Those numbers are, frankly, not good. While it may not be popular with their base, Republican members of Congress are keenly aware of the economic impact federal budget decisions have on their districts, and the most ideologically inflexible Republicans often leave millions to hundreds of millions of dollars on the table that could be used for a range of important projects like Medicaid expansion or transportation and infrastructure projects. The more money that comes down from the feds, the less reliant we need to be on Texas tax revenues to meet our budget needs.

And let’s talk about those tax revenues. Make no mistake, while Greg Abbott and a host of Republican politicians usually beat their chests and cheer the news of whatever company moving to Austin or Dallas or Houston, those relocations usually come with thick purse strings attached. Property tax rebates, economic development grants, even selective enforcement of city, county, and state code are all on the table for businesses interested in calling Texas home, often taking money directly out of cash-strapped municipalities and school districts in the process.

So, if Texas were to jump ship on the United States you would be dealing with a startling day one impact: the loss of up to 35 percent of its budget revenue. It is unlikely in the best case that the federal government will continue sending payments to a state that is no longer part of it, creating an almost immediate cash crunch for the mythical New Texas (I think we’ll call it that for now).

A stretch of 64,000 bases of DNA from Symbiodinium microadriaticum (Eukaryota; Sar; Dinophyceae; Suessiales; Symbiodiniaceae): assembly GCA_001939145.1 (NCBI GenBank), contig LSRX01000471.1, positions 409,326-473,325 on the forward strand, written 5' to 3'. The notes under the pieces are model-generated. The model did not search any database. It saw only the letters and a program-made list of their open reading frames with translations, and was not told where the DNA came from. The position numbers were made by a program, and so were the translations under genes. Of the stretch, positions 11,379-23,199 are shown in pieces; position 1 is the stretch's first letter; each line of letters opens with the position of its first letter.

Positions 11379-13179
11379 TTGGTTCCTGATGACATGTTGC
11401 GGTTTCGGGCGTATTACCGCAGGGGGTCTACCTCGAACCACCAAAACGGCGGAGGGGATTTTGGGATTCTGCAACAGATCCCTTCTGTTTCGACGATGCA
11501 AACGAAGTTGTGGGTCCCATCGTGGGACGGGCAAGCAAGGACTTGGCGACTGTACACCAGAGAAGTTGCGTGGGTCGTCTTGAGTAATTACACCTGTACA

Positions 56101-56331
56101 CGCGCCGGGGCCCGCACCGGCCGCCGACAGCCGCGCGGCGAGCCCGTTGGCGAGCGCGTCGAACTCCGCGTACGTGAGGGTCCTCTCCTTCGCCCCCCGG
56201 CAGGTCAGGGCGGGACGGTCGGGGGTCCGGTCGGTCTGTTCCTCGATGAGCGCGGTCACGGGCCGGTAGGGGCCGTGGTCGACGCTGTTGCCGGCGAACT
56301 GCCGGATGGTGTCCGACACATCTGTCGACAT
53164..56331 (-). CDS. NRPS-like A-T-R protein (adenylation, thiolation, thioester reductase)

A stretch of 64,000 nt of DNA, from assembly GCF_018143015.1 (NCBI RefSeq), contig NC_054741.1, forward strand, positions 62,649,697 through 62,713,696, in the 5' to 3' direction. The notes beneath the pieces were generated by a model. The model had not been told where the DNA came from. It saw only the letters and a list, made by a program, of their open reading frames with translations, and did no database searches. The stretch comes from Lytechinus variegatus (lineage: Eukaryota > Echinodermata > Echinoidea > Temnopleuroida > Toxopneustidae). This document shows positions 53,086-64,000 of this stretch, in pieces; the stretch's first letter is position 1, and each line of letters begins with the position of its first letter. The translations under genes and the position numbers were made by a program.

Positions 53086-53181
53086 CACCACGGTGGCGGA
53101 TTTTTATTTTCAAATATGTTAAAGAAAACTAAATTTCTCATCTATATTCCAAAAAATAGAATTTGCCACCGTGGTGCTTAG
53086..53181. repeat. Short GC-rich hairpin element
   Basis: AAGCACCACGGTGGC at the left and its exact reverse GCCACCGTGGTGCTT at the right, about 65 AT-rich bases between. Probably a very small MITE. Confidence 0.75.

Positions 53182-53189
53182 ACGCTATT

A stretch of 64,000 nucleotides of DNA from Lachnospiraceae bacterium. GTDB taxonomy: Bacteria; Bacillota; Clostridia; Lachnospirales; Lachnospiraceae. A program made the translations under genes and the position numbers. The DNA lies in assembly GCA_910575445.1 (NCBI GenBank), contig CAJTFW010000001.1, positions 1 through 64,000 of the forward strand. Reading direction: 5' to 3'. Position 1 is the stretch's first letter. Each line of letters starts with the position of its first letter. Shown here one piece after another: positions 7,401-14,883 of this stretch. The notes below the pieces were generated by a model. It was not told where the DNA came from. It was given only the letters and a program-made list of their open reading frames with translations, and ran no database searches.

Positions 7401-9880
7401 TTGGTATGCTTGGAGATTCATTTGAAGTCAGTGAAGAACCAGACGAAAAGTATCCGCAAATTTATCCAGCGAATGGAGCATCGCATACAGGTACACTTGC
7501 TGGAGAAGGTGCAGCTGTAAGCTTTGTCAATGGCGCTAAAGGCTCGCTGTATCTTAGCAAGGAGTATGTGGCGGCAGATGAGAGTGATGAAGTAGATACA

That’s just the tip of the iceberg, as the economic ripple effect is likely to touch almost every Texan in some respect. A business that operates across state lines will be forced to operate as a foreign entity, goods produced in Texas would be subject to the same customs laws other foreign corporations are required to comply with, and a new spiderweb of taxes and regulations will be imposed on businesses and citizens that want to be able to do business with their clients in states that remain in the union.

Shifting that focus away from corporations, what would it mean for the people of Texas? Will seniors who choose to remain in Texas after the Texit lose their Social Security savings? How will out of work Texans, a number that exploded during the coronavirus pandemic as state tax revenues plummeted 15 percent, receive jobless benefits? What happens to their stimulus payments or tax refunds?

What happens to the nearly three million acres of land owned by the federal government? Does Big Bend just belong to New Mexico now?

Perhaps even more crucially, how would this theoretical New Texas handle things like disaster management or pandemic response? We all saw firsthand how ineffective Abbott and other state leaders have been at responding to COVID-19. Why in the world would we let these folks run an entire nation’s response? How many Texans are still rebuilding from Ike, much less Harvey? And how will the same group of politicians who give us crocodile tears and tell us they’re still waiting for the federal government to help possibly respond to a hurricane?

In a political world rife with half baked ideas, Texit is perhaps the most underdone in the bunch. It would destroy the Texas economy, hurt working folks and make fools of us all. The only positive it may have on offer? At least Ted Cruz would lose his Senate seat.